Bathrooms are necessary in every household, but for those with mobility concerns, they can be extremely tricky to navigate. That is why wet rooms are increasing in popularity among disabled people, as they provide easy access to the shower, allowing them to maintain their independence when washing.
So, if you’re considering installing a wet room in your home, it is important to find out how they work first.
Wet room design
What is a wet room? Well, unlike a traditional bathroom with a tub or shower situated in an enclosure, a wet room is entirely open, meaning the shower head is attached to the wall and the flooring is the same throughout.
Water, therefore, sprays directly on to the floor, which can lead people to, rightly, question how the drainage works to prevent flooding in the bathroom.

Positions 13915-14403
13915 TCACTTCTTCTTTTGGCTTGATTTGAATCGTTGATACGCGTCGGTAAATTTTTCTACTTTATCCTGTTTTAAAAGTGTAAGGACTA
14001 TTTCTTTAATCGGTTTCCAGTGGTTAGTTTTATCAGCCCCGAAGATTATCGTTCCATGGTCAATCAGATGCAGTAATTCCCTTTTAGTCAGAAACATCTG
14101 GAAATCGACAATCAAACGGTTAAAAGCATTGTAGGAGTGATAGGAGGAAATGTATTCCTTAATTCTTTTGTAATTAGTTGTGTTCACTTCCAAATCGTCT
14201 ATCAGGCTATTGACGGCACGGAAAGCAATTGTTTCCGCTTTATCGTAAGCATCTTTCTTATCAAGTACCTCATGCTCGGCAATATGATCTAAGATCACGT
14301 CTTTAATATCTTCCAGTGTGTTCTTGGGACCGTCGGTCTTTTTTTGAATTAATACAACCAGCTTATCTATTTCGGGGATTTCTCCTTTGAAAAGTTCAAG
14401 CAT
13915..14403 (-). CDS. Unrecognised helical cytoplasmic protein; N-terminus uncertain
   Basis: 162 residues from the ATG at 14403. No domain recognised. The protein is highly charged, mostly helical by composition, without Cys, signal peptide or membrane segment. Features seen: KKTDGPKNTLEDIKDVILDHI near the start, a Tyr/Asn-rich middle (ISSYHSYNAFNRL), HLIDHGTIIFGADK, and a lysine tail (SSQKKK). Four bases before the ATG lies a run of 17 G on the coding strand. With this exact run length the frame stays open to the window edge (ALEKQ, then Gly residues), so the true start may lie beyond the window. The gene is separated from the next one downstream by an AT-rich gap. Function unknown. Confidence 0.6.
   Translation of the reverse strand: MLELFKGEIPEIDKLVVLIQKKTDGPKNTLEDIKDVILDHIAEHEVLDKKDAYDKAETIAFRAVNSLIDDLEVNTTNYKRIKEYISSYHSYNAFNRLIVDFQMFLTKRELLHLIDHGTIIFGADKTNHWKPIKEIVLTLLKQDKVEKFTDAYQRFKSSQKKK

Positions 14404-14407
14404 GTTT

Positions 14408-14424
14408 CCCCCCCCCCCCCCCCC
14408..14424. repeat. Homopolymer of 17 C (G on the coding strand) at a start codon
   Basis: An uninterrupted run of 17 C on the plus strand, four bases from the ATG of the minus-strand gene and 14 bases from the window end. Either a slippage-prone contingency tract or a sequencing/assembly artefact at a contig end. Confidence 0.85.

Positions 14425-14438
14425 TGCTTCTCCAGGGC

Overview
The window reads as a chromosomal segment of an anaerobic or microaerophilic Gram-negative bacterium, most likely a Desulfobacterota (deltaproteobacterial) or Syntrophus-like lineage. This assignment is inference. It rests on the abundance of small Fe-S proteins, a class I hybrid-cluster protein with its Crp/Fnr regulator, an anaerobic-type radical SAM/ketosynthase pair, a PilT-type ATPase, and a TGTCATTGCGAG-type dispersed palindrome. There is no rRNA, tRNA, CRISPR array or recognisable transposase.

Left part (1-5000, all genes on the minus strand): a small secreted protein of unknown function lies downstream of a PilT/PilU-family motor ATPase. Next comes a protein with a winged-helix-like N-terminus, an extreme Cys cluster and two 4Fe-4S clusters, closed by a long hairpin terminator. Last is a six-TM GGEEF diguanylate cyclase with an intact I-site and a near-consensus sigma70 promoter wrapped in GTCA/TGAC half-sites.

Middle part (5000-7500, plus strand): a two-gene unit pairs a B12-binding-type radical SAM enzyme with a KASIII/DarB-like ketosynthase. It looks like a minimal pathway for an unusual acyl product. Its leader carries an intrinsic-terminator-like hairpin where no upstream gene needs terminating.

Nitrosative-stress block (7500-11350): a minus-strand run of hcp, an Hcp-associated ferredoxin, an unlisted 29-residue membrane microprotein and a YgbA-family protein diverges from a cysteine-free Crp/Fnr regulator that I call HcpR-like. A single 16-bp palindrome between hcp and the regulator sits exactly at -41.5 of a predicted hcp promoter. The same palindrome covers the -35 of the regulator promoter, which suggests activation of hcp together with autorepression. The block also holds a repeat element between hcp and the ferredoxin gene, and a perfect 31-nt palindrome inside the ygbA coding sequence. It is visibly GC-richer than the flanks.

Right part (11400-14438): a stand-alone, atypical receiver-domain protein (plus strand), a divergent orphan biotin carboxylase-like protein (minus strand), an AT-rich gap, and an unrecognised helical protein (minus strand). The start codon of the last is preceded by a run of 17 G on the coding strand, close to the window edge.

How does it drain?
It works as the floor underneath the shower, while looking exactly the same as the rest of the room, actually tilts ever-so-slightly towards a drain, Express Clear explains. The slope should have a gradient of between 1.5 per cent and two per cent, as this helps avoid the problem of pooling and, consequently, mould forming on the floor.
The shower head should be pointed towards the drain, and the drainage needs to have the capacity for the amount of water produced.
As wet rooms can be entirely open, they tend to get, as the name suggests, very wet.
Therefore, it is necessary to have excellent waterproofing throughout, with floor and wall tiles carefully sealed to avoid leakage on to the flooring underneath or the walls. Otherwise, this could cause damage to the rest of the house.
Find out more about installing an easy-access wet room today.